McAuliffe, Youngkin meet for first debate on eve of beginning of early voting

Published: Sep. 16, 2021 at 10:46 PM EDT
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CHARLOTTESVILLE, Va. (WVIR) - For the first time on Thursday night, the two top candidates to become Virginia’s next governor shared a debate stage.

The Democrat in the race, Terry McAuliffe, is seeking a second term in the governor’s mansion. His Republican counterpart, Glenn Youngkin, is positioning himself as an outsider with new ideas.

“Virginians, you have a choice,” Youngkin said in his closing statement. “Do you want tired, old, recycled policies from a tired politician or do you want to embrace someone new?”

In his closing statement, McAuliffe tried to convey his experience as a strength.

“COVID’s tough, most of the analysis says it’ll be with us for 18 months,” McAuliffe said. “We need someone with some experience who has done this job before to lead us through it.”

Managing, and eventually defeating, COVID-19 was a cause for rare agreement: both McAuliffe and Youngkin are encouraging Virginians to get vaccinated.

But only McAuliffe is supportive of mandates.

When moderator Susan Page asked if McAuliffe would “support adding the COVID vaccine as a requirement” to students at least 12 years old, McAuliffe said: “absolutely, you bet I would. I want everybody vaccinated.”

Youngkin was asked, but did not say, if he would challenge President Joe Biden’s sweeping mandates, but he did say that he has been “a strong, strong advocate for everyone to get the vaccine.”

“I do believe that individuals should be allowed to make that decision on their own,” Youngkin continued, “but that’s why I launched a public service announcement to encourage people to get the vaccine.”

McAuliffe said that’s not enough.

“He likes to do PSAs,” he said. “PSAs aren’t going to do anything. I want to get everyone vaccinated here in the Commonwealth of Virginia.”

The two sparred again over abortion. Youngkin said he would not sign a bill similar to the controversial one signed into law in Texas, calling it “unworkable and confusing.”

“I am pro-life, I believe in exceptions for rape and incest, and when the mother’s life is at risk,” Youngkin said. “My opponent ignores the truth. He is the most extreme pro-abortion candidate in America today.”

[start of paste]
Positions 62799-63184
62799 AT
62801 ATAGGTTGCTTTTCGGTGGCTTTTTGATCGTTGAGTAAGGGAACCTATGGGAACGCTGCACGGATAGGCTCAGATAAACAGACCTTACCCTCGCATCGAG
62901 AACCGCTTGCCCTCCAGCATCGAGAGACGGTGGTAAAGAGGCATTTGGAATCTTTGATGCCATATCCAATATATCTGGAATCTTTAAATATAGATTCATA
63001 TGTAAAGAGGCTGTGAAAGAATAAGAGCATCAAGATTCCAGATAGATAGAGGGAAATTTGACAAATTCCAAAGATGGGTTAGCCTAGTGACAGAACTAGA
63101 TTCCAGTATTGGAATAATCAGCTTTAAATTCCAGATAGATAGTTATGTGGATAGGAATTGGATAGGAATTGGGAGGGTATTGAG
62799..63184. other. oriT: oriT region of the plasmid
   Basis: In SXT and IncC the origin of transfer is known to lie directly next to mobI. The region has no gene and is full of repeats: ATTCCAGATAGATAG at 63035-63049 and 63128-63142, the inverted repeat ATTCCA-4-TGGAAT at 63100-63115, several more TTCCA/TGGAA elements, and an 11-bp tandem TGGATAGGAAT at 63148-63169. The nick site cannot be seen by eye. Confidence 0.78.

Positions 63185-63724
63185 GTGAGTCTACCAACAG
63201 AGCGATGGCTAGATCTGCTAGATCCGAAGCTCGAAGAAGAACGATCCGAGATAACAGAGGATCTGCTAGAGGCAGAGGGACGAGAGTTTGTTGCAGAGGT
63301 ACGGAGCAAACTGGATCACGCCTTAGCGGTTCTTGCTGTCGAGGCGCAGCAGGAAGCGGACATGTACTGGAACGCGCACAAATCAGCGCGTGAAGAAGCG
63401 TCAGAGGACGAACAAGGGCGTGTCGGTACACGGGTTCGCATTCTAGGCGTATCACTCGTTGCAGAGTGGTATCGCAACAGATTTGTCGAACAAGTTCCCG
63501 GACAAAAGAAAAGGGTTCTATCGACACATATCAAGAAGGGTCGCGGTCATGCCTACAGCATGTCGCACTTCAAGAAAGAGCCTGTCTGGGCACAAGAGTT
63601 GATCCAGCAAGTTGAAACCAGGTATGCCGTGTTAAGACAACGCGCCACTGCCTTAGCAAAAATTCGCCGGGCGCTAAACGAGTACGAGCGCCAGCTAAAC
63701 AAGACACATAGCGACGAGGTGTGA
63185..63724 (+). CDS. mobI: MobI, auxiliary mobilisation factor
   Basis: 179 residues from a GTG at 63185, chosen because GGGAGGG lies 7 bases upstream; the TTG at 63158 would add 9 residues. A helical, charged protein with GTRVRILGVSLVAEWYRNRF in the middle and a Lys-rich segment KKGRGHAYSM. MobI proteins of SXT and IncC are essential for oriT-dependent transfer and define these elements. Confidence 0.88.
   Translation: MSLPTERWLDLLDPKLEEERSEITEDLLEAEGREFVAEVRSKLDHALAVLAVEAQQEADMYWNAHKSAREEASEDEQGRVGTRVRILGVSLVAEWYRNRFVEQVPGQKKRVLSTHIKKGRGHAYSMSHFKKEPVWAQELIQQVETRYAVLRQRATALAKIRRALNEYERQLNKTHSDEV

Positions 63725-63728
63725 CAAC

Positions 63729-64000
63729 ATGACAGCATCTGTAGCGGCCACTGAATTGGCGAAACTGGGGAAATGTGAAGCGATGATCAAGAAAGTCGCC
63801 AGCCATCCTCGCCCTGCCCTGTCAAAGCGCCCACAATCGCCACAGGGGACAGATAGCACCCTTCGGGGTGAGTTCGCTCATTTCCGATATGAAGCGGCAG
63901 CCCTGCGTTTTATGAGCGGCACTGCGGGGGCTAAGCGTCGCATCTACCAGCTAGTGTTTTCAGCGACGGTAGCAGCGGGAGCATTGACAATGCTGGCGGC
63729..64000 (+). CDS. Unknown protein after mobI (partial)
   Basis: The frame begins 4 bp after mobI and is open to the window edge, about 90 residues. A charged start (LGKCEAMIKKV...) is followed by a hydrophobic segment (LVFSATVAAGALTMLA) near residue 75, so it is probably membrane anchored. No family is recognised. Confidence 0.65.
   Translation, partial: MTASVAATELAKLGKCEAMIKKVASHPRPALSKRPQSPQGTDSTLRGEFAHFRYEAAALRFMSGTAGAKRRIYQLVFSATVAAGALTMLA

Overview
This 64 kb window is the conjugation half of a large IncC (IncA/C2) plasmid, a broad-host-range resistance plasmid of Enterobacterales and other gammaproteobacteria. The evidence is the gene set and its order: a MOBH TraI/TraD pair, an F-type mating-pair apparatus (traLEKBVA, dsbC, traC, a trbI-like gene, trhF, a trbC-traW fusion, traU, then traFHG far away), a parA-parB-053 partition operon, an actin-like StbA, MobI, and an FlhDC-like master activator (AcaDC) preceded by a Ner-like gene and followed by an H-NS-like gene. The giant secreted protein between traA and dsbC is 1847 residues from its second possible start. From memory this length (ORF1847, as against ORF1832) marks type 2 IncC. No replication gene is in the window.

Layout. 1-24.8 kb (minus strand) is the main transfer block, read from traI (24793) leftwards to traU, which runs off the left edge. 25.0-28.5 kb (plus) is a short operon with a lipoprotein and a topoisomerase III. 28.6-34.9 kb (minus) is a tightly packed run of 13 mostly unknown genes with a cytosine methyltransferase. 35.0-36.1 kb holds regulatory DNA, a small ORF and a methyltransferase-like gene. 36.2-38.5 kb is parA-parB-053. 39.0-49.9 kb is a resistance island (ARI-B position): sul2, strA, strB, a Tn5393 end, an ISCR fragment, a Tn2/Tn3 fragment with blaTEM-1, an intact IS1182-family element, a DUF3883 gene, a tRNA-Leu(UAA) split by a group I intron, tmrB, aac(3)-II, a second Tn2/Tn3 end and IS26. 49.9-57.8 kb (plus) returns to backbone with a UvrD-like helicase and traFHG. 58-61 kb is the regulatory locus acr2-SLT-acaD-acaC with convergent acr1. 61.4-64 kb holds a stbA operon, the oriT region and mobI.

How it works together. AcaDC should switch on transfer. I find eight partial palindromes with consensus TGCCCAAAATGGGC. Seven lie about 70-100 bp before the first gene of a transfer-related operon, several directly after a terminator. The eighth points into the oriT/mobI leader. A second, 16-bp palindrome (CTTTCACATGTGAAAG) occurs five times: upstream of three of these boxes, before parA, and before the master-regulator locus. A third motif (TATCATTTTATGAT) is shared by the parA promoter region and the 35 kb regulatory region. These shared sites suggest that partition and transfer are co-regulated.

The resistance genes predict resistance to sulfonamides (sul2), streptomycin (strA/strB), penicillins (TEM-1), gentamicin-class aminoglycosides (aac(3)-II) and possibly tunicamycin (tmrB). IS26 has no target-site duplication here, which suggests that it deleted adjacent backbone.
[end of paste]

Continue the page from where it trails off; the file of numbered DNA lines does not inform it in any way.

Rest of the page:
McAuliffe said he supports abortion up through the second trimester, and that he wants to enshrine Roe v Wade into the state’s constitution.

“I am terrified today that [the U.S. Supreme Court] will roll back Roe v Wade,” McAuliffe said.

Then, the candidates were asked if they would recognize the winner as governor, even if they themselves lost. There was agreement (both said “absolutely”), but even that was contentious.

“Absolutely, but we’re going to win,” McAuliffe said.

“Absolutely, but I don’t expect that to be the case,” Youngkin said.

Here are the candidates on two other issues that were brought up:

On whether they would have signed the Clean Economy Act as Governor:

Youngkin: “No sir, I wouldn’t have. I believe in all energy sources. We can use wind and solar, but we need to preserve our clean natural gas.”

McAuliffe: “Yes, of course, I would sign it. If you look at my plan, I’m calling for clean energy by 2035. And when I think of clean energy, I think of jobs.”

On whether they would preserve qualified immunity for law enforcement officers:

Youngkin: “Qualified immunity protects law enforcement heroes from frivolous civil lawsuits. I haven’t met a single law enforcement hero who does not want to root out bad police. But we’re going to protect qualified immunity.”

McAuliffe: “No I would not end it. It’s called qualified immunity for a reason. Any officer who’s acting in good faith should, and will, have the full protections of the Commonwealth of Virginia but if you have a law enforcement officer breaking the law, that’s where qualified immunity ends.”

Early voting in Virginia begins on Friday, September 16.

A third candidate for governor, Liberation Party’s Princess Blanding, is on the ballot. She was not on the debate stage.

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